Benefiting from feds’ focus on border security

Benefiting from feds’ focus on border security


Migration has been a fundamental part of humanity’s history. For various reasons, humans wandered across this planet to find food and security, a process that continues to this day. The evidence of this is within the histories of our countries, and, today, we can even find this in our DNA. In short, we live in heterogeneous societies, as we all have a migrant story.

This is an important fact to remember, for we have been hearing the demagogic rants against refugees and asylum seekers for a while now. These are designed to play upon our fears, heightening a sense of xenophobia, all for the political advantages of a few, offering us a scapegoat for our woes, while distracting us from their true causes. This has been a tried-and-true practice throughout the history of mankind – the blaming of newcomers, for which Canadians have been susceptible to, as are all peoples.

The most recent example has been the railings by the Conservative opposition against the Liberal government for the lack of border security between Canada and the U.S. After the U.S. changed some of its domestic policies, there was an increase of persons crossing into Canada through means that contravened our policies on immigration. The government’s response was to create a new ministry – Border Security and Organized Crime Reduction – with Bill Blair as the minister, as he is a former police officer, and the message being conveyed is that this government will be tough on illegal activities. But is this a futile endeavour?

Canada has some strong immigration policies, being a difficult country to immigrate to, and many people are turned away when they apply through official channels. Though we are in desperate need of immigration to maintain our economy, we are very selective on who can come to this country: those who migrate here must bring something we need. So, it is usually the educated and the wealthy that eventually pass Canadian screening, which implies that those who come to Canada through unofficial channels are poor, with little other choice.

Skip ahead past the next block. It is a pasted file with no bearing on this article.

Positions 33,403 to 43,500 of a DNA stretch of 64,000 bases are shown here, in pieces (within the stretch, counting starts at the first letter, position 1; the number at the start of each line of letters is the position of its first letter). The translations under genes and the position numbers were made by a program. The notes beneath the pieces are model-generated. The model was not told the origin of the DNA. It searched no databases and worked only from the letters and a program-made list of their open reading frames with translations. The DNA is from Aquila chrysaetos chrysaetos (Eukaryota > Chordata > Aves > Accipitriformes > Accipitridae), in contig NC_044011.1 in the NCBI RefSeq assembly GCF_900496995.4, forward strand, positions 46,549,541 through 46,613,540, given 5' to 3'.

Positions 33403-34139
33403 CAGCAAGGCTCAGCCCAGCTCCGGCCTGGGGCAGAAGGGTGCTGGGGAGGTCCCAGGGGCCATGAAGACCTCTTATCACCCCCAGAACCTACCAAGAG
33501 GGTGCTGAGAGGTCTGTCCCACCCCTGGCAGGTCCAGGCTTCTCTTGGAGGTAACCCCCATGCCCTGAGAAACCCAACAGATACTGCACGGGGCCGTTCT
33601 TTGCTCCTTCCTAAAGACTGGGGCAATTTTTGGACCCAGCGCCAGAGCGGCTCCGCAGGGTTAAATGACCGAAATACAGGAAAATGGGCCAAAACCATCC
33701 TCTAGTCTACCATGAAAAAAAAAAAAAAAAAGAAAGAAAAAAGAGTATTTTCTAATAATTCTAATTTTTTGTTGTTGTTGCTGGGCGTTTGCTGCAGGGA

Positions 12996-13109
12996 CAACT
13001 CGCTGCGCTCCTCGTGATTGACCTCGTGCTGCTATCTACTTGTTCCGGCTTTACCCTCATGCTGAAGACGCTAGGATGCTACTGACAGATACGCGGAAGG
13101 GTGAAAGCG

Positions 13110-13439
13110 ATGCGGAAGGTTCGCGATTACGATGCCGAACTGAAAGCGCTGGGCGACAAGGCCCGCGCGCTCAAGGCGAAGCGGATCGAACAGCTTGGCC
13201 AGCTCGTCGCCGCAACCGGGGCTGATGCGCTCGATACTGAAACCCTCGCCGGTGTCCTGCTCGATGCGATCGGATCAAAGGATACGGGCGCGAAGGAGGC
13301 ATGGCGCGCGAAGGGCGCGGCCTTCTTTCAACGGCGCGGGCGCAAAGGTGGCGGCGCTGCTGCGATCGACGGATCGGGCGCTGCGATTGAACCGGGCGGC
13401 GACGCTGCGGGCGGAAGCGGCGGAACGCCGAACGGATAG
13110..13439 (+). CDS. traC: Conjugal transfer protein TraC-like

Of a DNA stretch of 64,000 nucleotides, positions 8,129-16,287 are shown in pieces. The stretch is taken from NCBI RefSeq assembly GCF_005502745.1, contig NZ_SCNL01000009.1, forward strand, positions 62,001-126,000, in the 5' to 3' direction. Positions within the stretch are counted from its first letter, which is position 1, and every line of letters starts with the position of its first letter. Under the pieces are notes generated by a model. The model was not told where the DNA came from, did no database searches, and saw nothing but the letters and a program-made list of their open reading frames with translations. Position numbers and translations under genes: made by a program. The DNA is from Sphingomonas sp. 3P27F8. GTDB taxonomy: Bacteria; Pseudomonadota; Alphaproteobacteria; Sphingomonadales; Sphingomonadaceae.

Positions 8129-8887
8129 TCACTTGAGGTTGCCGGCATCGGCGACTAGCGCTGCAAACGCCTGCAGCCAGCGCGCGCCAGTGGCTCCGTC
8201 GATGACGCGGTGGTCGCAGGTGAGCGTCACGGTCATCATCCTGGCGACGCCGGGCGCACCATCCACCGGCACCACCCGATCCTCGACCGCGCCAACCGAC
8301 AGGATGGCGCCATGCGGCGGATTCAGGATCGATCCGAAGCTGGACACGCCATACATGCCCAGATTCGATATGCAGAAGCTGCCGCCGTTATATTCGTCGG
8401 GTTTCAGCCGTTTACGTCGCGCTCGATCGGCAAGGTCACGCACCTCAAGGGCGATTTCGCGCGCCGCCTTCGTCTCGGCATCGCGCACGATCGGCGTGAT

As indicated above, we need immigration to help us grow as a country, as we have a diminishing birth rate; there is a benefit to the process of human migration, which is being ignored. There are parts of Canada, namely in the Maritimes, that desperately need to increase their populations. There is a need to have more people in our workforce to help maintain our social security programs, such as the CPP. So, this process of migration, just like the internal migration that has helped Alberta grow, offers us an opportunity to grow as a nation. If we look at this from a positive perspective, there is a reciprocal benefit to all: those migrating to Canada, seeking refuge, bring to us a security that we also need, highlighting the strengths of a diverse and welcoming society.

John Kennair is an international consultant and doctor of laws who lives in St. Albert.


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